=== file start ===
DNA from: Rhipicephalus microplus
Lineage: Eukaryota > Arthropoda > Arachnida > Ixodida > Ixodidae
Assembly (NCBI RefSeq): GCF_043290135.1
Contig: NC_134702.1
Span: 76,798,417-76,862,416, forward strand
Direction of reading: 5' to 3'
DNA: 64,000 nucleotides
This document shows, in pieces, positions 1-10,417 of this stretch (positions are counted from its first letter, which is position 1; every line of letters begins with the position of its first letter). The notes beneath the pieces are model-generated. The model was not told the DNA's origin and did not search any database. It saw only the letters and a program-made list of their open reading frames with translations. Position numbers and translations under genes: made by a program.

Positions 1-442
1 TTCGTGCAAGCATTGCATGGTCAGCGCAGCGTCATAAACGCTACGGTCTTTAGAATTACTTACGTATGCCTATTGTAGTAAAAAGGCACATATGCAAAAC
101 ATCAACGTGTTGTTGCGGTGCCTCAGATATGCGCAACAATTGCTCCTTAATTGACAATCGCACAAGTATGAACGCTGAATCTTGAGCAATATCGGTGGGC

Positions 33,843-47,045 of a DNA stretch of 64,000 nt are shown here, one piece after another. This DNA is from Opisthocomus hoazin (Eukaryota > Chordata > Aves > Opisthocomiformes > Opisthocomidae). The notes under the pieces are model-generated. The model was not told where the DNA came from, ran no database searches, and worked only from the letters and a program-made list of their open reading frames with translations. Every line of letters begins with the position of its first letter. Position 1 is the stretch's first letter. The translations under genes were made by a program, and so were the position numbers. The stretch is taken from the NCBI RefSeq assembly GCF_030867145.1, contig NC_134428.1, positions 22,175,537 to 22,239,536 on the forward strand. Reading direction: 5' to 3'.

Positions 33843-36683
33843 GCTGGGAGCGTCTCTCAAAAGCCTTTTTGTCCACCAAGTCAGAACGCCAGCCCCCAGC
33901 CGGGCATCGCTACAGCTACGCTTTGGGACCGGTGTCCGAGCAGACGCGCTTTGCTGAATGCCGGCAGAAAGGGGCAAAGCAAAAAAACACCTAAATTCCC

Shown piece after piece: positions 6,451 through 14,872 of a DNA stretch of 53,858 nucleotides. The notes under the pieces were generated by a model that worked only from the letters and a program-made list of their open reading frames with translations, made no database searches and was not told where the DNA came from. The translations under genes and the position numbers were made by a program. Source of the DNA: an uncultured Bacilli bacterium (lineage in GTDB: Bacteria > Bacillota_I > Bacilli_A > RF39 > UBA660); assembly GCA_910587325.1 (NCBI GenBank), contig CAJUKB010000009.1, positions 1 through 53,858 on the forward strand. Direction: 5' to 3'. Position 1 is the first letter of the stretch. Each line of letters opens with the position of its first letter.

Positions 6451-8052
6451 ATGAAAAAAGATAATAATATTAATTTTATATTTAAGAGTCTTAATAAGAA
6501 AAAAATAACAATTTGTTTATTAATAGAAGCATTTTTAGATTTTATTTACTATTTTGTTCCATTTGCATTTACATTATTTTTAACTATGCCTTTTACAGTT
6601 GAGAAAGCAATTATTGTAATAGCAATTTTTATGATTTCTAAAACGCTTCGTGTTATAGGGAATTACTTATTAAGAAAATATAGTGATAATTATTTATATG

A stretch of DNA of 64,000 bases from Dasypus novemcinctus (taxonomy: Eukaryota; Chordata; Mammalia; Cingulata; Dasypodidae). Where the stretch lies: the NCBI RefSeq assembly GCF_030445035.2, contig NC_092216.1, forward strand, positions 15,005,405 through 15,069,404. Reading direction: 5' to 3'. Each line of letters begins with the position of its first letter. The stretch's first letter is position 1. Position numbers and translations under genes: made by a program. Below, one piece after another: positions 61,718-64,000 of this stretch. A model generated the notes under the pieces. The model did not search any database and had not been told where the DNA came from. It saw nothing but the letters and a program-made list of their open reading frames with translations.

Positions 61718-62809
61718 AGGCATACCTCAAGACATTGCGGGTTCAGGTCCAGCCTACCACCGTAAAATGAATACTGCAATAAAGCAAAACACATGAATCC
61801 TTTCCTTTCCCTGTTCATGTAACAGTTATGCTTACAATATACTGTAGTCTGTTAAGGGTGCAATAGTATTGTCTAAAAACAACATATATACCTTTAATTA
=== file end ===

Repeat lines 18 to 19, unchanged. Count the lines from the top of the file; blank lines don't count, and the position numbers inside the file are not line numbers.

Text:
6451 ATGAAAAAAGATAATAATATTAATTTTATATTTAAGAGTCTTAATAAGAA
6501 AAAAATAACAATTTGTTTATTAATAGAAGCATTTTTAGATTTTATTTACTATTTTGTTCCATTTGCATTTACATTATTTTTAACTATGCCTTTTACAGTT